Expert or Adviser?

Are you an expert? An adviser? Both? Experts have deep technical expertise, high expectations, and consistent performance. The job is to be precise and right. They take on the work and get it done to expectations and beyond. Think surgeon, financial investor, aerospace engineer, etc.

An adviser may have many of the same characteristics, but the primary focus is to be helpful. They provide input and guidance. They may assist in a decision-making process without taking control or responsibility. They often point out multiple options and the pros and cons of each. Think coach, instructor, family counselor.

There is nothing wrong with either role. Sometimes we might need both, or one might be more appropriate than the other for a given situation. Personal health care is a good example. Do I need a surgical or medical intervention, which would require an expert? Or am I considering changing behavior to become healthier, thereby needing an adviser for guidance and support?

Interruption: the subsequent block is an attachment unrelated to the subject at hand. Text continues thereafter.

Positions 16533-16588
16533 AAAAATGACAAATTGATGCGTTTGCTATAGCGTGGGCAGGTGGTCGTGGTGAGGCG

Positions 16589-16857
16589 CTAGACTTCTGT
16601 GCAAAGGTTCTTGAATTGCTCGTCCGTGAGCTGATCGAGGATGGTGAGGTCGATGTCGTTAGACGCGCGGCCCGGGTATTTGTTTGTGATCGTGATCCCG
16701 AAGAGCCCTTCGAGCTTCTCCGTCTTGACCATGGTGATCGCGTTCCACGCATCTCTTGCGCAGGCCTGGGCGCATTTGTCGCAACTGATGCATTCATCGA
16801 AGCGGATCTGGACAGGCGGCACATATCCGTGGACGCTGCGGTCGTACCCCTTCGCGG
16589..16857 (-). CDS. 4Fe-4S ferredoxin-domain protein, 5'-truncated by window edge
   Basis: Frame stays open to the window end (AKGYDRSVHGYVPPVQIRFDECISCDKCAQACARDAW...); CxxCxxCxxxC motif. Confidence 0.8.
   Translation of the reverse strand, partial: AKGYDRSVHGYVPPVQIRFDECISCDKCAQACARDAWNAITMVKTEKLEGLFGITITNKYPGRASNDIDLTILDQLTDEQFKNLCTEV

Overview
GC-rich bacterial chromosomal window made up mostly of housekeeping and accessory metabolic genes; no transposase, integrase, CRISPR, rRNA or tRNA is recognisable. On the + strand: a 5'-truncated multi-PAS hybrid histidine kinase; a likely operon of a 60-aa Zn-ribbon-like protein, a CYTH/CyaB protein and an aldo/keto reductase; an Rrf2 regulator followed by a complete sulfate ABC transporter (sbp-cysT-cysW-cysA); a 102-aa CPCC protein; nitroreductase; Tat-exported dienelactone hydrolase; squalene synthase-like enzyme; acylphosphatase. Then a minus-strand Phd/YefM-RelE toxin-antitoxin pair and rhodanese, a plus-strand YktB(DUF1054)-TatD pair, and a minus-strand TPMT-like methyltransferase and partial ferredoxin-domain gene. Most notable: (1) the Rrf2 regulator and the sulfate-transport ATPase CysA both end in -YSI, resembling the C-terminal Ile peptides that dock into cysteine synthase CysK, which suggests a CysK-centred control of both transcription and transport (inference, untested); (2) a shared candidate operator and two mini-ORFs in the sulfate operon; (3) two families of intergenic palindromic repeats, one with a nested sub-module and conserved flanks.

hat-392732_640As a leader, what’s important is to recognize when you need to be in an expert role versus and adviser role. If you approach a situation that warrants an expert and you have your adviser hat on, you may be perceived as indecisive and perhaps lacking in competence. However, if you act as an expert when an adviser is needed, you may come across as too authoritative and not empathetic. Matching the role to the need on a situation-by-situation basis will increase your effectiveness.



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